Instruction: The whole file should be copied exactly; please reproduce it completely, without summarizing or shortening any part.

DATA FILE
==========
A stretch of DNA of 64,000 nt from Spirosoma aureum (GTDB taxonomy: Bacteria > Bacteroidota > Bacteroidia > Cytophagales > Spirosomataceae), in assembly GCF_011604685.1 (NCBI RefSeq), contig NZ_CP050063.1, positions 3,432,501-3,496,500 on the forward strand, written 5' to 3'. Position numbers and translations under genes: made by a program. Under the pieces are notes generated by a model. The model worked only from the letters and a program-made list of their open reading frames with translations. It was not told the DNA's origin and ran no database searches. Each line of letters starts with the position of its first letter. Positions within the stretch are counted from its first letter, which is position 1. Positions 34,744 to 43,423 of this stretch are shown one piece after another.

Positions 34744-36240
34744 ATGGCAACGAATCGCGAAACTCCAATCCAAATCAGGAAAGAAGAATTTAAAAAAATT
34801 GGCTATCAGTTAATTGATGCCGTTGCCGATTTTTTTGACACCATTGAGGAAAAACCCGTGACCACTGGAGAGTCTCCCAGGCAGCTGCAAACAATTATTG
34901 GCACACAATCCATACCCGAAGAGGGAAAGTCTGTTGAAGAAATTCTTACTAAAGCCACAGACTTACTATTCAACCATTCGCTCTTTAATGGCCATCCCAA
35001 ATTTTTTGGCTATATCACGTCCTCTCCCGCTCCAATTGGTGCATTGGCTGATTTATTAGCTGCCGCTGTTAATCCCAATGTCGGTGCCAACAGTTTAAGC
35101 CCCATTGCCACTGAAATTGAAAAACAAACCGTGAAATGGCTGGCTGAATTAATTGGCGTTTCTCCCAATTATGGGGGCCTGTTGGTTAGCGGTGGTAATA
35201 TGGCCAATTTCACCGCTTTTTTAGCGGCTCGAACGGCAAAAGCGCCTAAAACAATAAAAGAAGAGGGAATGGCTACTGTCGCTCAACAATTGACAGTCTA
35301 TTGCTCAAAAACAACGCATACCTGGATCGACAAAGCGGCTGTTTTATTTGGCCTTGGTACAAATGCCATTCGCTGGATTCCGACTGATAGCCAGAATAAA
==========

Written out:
A stretch of DNA of 64,000 nt from Spirosoma aureum (GTDB taxonomy: Bacteria > Bacteroidota > Bacteroidia > Cytophagales > Spirosomataceae), in assembly GCF_011604685.1 (NCBI RefSeq), contig NZ_CP050063.1, positions 3,432,501-3,496,500 on the forward strand, written 5' to 3'. Position numbers and translations under genes: made by a program. Under the pieces are notes generated by a model. The model worked only from the letters and a program-made list of their open reading frames with translations. It was not told the DNA's origin and ran no database searches. Each line of letters starts with the position of its first letter. Positions within the stretch are counted from its first letter, which is position 1. Positions 34,744 to 43,423 of this stretch are shown one piece after another.

Positions 34744-36240
34744 ATGGCAACGAATCGCGAAACTCCAATCCAAATCAGGAAAGAAGAATTTAAAAAAATT
34801 GGCTATCAGTTAATTGATGCCGTTGCCGATTTTTTTGACACCATTGAGGAAAAACCCGTGACCACTGGAGAGTCTCCCAGGCAGCTGCAAACAATTATTG
34901 GCACACAATCCATACCCGAAGAGGGAAAGTCTGTTGAAGAAATTCTTACTAAAGCCACAGACTTACTATTCAACCATTCGCTCTTTAATGGCCATCCCAA
35001 ATTTTTTGGCTATATCACGTCCTCTCCCGCTCCAATTGGTGCATTGGCTGATTTATTAGCTGCCGCTGTTAATCCCAATGTCGGTGCCAACAGTTTAAGC
35101 CCCATTGCCACTGAAATTGAAAAACAAACCGTGAAATGGCTGGCTGAATTAATTGGCGTTTCTCCCAATTATGGGGGCCTGTTGGTTAGCGGTGGTAATA
35201 TGGCCAATTTCACCGCTTTTTTAGCGGCTCGAACGGCAAAAGCGCCTAAAACAATAAAAGAAGAGGGAATGGCTACTGTCGCTCAACAATTGACAGTCTA
35301 TTGCTCAAAAACAACGCATACCTGGATCGACAAAGCGGCTGTTTTATTTGGCCTTGGTACAAATGCCATTCGCTGGATTCCGACTGATAGCCAGAATAAA